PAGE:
In earlier blogs I looked at Lord Young’s report into the state of H&S in the UK. He mentioned the issue of competence. As it turns out, the Safety & Health Practitioner (that erudite journal of safety practitioners) also ran an article on competence (spooky, hey?).
The authors stated that probably the four main activities tackled in a safety practitioner’s job were risk assessment, training, accident investigation and auditing (of various forms). It was quite an interesting article and is worth a read – so that you know what you should be doing in between meals.
The authors noted that safety training was frequently poor – aimless, ill-defined, dull, presentation biased and lacking any real evaluation. They recognised that since many expect safety people to train as part of the job, there is an expectation that they already have that skill when, in practice, they don’t.
I think the problem in this type of training is 3-fold. (well, there’s a lot more, but let’s just stick to three things for now). Firstly, there is a popular view that “knowledge is stuff” and that the trainers job is somehow to transfer this to the audience, rather than to help them create their own understanding of it.
Secondly, related to the first point, people who do a bit of training on the side often come at it from a presentation skills perspective (usually one based almost exclusively on powerpoint). But that’s only one aspect of teaching/training. If you stick to that, you will be pretty one dimensional and what works for 20 minutes cannot be sustained for a morning or whole day’s training, without becoming dull.
Thirdly, poor trainers may actually believe that they’re good at it and so be reticent to expand their skill set because they don’t see the benefit. This may be arrogance or it may simply be that they haven’t recognised they aren’t good (or, more likely, no-one’s told them).
The truth is, training is a transferrable skill set that can be learned. OK, some desirable aspects, such as engaging personality, you bring with you, but much of the rest can be taught. With a little practice, imagination and risk-taking, a dull presentation can be turned around to a purposeful, engaging and even enjoyable experience for the ‘audience’. To achieve this, what people need is a basic, but systematic, introduction to what teaching/training involves and a little practice. What I’m talking about is the whole arena of deciding what training is needed, planning the course/session (learning outcomes, teaching approaches, resources, methods of assessing learning etc), delivering it, assessing what learning has taken place and evaluating the success of the course as a whole. This last step should enable you to identify room for improvement. Obviously this all has to be proportionate – so there should eb lots of flexibility built in.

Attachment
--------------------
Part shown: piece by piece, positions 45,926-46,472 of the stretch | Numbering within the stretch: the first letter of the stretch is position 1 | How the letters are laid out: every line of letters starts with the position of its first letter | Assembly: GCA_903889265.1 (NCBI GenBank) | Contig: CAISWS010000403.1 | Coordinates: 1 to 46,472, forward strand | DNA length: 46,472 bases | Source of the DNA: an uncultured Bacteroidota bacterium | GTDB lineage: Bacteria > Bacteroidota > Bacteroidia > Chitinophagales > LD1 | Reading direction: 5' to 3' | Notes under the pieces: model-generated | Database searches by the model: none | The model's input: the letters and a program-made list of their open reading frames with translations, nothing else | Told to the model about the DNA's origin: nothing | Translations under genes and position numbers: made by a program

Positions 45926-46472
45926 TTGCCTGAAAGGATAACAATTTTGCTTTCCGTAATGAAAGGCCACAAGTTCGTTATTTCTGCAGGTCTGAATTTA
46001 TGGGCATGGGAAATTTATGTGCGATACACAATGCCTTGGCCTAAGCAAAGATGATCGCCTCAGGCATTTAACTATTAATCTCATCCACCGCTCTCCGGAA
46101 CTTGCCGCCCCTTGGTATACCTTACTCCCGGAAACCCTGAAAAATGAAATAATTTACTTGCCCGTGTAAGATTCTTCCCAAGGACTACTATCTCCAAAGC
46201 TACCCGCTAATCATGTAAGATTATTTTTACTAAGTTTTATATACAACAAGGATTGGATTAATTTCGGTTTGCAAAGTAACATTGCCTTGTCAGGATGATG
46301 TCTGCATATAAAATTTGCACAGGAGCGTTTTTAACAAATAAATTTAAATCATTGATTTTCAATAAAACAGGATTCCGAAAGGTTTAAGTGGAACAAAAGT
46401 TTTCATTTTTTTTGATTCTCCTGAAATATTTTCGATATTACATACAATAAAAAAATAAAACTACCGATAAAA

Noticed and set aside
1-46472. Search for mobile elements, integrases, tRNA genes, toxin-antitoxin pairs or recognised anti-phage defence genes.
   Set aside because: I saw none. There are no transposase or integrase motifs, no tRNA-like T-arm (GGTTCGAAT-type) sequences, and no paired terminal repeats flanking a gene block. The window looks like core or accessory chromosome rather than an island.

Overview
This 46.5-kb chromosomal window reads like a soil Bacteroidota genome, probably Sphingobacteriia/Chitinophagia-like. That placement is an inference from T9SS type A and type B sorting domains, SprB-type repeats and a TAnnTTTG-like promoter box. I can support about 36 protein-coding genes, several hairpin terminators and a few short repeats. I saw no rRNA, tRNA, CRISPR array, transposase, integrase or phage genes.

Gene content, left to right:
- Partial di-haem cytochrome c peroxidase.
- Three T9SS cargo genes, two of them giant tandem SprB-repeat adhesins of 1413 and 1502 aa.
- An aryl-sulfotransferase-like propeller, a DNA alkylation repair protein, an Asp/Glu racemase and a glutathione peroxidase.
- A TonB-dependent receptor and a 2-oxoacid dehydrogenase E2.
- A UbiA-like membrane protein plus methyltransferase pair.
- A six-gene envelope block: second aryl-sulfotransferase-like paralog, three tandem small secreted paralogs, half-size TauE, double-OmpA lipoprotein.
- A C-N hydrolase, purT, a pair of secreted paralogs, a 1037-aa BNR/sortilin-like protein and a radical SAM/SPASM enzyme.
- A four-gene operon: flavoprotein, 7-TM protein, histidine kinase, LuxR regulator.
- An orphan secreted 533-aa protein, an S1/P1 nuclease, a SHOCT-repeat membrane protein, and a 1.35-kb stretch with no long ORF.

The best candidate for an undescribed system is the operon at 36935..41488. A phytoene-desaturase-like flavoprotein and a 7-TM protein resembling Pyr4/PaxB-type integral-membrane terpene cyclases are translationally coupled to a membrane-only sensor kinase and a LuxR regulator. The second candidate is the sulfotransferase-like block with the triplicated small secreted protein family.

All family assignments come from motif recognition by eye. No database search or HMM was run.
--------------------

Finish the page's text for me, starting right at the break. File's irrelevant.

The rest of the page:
There are many ‘train the trainer’ courses out there, with some better than others. Some fixed on a specific specialism (like manual handling) whereas others teach you the core skills that you can adapt for every situation. Things like the CIEH Training Skills and Practice fall into the latter category.
If all you do is short presentations to the board or board-people then training skills is unlikely to be needed (people can resist most forms of torture for short periods). But if you do more than that, do your trainees a favour and expand your skill set. Look on it as a CPD thing. You never know, you might actually find it quite liberating not to be shackled to powerpoint and back in control of your training. Then again, if shackles are your thing….